In their article, The Mentor’s Dilemma: Providing Critical Feedback Across the Racial Divide, Cohen, Steele, and Ross conducted an experiment to determine how different feedback styles impact various groups of students, specifically Black and White undergraduates. Students in the experiment were asked to write an essay about their favorite teacher, with the possibility of the essay being published in a (fictitious) campus magazine on teaching. After writing their draft essays, students were given critical feedback delivered in one of three ways: one group received only critical feedback (unbuffered criticism), another received the critical feedback with general praise about their performance (positive buffer), and the last received the critical feedback with an explanation of the high standards for the teaching magazine and assurance of their capacity to achieve them (wise criticism). All students were asked to submit a photo of themselves to accompany the essay in the publication, ensuring that they were aware that their race would be known to the reviewer.
While the type of feedback had little impact on White students, Black students who received the wise criticism treatment reported higher motivation to improve upon their drafts and perceived the reviewer as being less biased.
As an instructor, you can practice delivering effective feedback by:
- Giving students multiple opportunities for low-stakes practice and feedback such as draft submissions, small quizzes, or in-class exercises
- Communicating your confidence in your students’ abilities - remind students that learning is a process, but that you believe in their potential for success with practice and effort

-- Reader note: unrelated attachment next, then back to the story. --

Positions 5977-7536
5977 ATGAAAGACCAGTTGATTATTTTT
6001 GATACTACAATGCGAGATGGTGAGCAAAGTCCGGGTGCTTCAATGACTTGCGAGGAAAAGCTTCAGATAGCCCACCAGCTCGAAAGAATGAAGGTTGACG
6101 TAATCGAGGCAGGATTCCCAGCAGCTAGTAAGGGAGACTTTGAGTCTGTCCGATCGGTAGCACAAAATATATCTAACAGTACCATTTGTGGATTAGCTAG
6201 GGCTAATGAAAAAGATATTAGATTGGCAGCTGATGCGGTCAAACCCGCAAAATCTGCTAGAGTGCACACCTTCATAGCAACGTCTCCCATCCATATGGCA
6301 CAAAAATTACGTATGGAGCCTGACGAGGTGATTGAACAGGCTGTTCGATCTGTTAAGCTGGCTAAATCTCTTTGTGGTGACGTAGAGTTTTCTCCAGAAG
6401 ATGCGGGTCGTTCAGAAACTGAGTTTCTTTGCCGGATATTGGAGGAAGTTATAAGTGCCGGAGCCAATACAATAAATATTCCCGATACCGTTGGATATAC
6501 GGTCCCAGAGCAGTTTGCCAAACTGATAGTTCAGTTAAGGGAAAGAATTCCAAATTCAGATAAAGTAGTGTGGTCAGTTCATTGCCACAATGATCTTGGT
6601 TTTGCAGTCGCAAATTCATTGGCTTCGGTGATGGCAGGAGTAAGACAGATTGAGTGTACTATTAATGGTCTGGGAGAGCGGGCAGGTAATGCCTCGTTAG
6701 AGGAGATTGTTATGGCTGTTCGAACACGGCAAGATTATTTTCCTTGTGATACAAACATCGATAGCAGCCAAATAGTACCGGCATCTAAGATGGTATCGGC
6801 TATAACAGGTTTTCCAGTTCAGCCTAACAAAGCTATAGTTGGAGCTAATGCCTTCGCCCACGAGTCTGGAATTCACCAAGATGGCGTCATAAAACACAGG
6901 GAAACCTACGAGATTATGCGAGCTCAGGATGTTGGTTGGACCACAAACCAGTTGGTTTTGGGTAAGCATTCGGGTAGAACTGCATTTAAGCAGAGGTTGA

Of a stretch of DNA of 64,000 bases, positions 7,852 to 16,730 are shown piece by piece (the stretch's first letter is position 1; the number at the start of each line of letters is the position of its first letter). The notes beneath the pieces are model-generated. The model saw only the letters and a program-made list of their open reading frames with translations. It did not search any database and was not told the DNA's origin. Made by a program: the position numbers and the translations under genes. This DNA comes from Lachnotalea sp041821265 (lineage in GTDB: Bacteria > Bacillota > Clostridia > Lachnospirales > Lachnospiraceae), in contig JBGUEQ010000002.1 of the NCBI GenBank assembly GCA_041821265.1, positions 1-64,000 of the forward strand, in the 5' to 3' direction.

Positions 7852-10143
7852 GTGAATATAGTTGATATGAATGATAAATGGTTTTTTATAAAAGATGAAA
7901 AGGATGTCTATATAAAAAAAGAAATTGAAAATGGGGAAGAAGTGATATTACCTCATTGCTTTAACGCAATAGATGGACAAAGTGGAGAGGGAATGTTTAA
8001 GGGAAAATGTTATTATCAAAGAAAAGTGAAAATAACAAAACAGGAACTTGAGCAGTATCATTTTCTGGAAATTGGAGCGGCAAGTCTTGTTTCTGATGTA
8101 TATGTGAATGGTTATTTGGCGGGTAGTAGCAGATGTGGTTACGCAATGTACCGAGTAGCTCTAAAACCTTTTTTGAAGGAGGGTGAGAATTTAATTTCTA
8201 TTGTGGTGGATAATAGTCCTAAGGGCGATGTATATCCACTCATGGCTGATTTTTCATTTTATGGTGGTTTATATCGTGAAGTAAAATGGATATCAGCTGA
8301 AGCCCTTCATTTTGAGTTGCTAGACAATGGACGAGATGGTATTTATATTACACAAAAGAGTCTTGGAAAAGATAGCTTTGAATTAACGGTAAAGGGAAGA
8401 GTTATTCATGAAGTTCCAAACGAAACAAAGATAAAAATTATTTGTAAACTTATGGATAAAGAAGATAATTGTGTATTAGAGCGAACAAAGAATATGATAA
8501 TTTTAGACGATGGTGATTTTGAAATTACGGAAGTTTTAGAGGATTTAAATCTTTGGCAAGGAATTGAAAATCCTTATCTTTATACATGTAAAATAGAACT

Advocate a growth mindset
Dr. Carol Dweck, a cognitive psychologist and the leading expert on “mindset,” describes a growth mindset as “the understanding that we can develop our abilities and intelligence.” The opposite is a fixed mindset, where intelligence is seen as unchangeable. A student who claims, “I’m just bad at math,” would be demonstrating a fixed mindset point of view, whereas a student who says, “I can strengthen my math skills through practice,” would be advocating a growth mindset. With a growth mindset, students see learning more as a process and can claim ownership and control over their learning, which can lead to greater academic success.
Research studies have demonstrated the positive effect of a growth mindset. For example, Paunesku et al. (2015) randomly assigned 1594 high school students (from 13 geographically diverse schools) to conditions where a growth mindset was advocated. Students in the growth mindset treatment read an article describing the brain’s ability to grow and reorganize itself as a consequence of hard work and good strategies on challenging tasks. The task was reinforced by two writing exercises where students had to summarize the article’s findings in their own words and give advice to a hypothetical struggling high school student.